Communication as the key to leadership in academia is the theme of "Reaching Out: How Academic Leaders Can Communicate More Effectively With Their Constituencies," a new book co-authored by Linda L. Weimer, assistant vice chancellor-public affairs.
Campus leaders of all ranks, says Weimer, are increasingly called upon to handle external relations such as fundraising and alumni development. The book is conceived as a guide, she says, "on how not to reinvent the wheel, and how to get help on your own campus."
Organized in step-by-step format, its 14 chapters cover such topics as strategic communications planning, finding and budgeting funds, identifying audiences and opinion shapers, assessing media options, using Internet communications resources, handling crisis situations and measuring results.
The authors provide general discussion of communication issues in academia, illustrated by case studies both real and imagined. They also offer guidance on details of execution-from the visual format of a written plan to choosing a compelling fund-raising campaign slogan.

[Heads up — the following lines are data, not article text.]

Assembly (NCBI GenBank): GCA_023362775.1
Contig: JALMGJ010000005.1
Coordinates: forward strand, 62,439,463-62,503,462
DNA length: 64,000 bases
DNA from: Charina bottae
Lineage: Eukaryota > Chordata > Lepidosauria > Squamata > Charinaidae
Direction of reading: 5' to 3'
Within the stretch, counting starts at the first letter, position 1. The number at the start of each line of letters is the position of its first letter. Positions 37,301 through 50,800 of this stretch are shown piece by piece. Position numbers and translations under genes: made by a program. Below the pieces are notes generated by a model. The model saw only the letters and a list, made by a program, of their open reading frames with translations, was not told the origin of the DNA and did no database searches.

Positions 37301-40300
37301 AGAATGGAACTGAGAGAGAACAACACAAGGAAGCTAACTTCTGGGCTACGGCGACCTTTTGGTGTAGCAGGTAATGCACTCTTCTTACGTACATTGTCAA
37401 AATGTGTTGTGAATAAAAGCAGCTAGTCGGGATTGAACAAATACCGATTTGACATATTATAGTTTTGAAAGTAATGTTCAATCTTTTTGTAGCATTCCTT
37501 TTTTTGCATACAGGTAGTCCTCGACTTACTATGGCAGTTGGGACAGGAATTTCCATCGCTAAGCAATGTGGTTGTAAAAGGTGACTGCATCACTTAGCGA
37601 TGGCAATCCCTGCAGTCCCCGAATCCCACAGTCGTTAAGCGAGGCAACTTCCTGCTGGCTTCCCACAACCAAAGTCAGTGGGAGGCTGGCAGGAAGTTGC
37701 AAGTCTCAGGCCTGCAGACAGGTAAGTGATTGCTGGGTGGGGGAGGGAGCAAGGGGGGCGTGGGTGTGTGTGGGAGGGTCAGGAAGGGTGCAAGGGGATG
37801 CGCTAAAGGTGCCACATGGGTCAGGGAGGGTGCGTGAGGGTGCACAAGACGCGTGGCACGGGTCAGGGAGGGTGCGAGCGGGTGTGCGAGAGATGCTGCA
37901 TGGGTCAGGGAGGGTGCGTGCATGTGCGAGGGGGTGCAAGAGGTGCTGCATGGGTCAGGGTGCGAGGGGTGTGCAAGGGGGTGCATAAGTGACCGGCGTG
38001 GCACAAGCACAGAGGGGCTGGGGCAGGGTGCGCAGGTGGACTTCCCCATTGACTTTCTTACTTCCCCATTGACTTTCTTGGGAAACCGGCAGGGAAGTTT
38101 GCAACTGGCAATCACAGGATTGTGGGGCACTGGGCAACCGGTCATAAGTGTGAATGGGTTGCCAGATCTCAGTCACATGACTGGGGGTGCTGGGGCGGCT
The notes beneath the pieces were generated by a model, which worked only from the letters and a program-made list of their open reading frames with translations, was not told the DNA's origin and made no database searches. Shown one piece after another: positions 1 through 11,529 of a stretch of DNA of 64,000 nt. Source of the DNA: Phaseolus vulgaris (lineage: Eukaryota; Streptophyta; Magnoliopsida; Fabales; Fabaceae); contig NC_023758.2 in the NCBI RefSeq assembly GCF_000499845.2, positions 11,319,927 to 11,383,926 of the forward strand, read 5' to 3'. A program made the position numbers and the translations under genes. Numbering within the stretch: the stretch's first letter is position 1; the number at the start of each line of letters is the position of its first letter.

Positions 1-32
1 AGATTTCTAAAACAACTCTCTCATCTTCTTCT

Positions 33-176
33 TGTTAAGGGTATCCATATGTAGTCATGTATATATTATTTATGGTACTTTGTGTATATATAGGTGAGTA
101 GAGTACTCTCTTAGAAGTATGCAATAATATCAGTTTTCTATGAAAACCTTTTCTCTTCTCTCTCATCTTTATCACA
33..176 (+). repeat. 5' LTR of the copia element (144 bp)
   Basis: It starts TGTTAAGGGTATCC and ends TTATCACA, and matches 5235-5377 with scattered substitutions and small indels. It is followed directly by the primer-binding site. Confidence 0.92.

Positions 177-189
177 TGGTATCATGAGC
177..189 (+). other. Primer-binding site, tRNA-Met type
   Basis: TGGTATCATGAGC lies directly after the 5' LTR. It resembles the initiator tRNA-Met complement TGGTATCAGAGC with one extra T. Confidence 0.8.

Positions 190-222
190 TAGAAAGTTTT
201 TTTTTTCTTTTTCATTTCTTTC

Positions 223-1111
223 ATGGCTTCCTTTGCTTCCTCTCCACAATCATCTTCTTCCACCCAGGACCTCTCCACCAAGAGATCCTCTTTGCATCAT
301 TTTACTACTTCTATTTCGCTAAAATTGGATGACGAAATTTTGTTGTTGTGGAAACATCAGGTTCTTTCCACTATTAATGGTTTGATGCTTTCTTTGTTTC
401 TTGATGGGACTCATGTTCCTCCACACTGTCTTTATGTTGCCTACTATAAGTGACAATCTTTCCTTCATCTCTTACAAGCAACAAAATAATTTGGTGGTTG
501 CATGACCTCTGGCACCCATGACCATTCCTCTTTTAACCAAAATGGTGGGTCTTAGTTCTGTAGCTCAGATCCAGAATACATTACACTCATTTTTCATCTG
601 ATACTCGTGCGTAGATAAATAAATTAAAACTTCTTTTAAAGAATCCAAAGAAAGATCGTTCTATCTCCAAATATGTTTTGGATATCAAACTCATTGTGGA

"Reaching Out" draws upon the real-life experiences of academicians and professional communicators on various campuses, as well as the combined experience of its authors.
A former director of university relations at the University of Wisconsin-Madison, Weimer is currently co-chair of the public affairs committee of the American Association of Universities and chair of the national communications commission of the Council for the Advancement and Support of Education (CASE). Her co-authors are Clay Shoenfeld, a former dean and journalism professor at the University of Wisconsin, and Jean Lang, who served as an editor and science writing program director at Wisconsin.
"Reaching Out" is published by Atwood Publishing of Madison, Wis., (888) 242-7101.
CARE Services clinical social worker Diane Rush Woods is co-author with Gayle McCracken Tuttle of "The Managed Care Answer Book for Mental Health Professionals," published recently by Brunner/Mazel. Written in question-and-answer form, the book addresses psychotherapists' most frequently asked questions, both simple and complex, about working successfully within, or outside of, the managed care environment.
"Many of these questions," say the authors, "are ones we've answered numerous times at various managed care conferences across the country."
The book provides resources, examples and explanations, as well as strategies for working outside of managed care.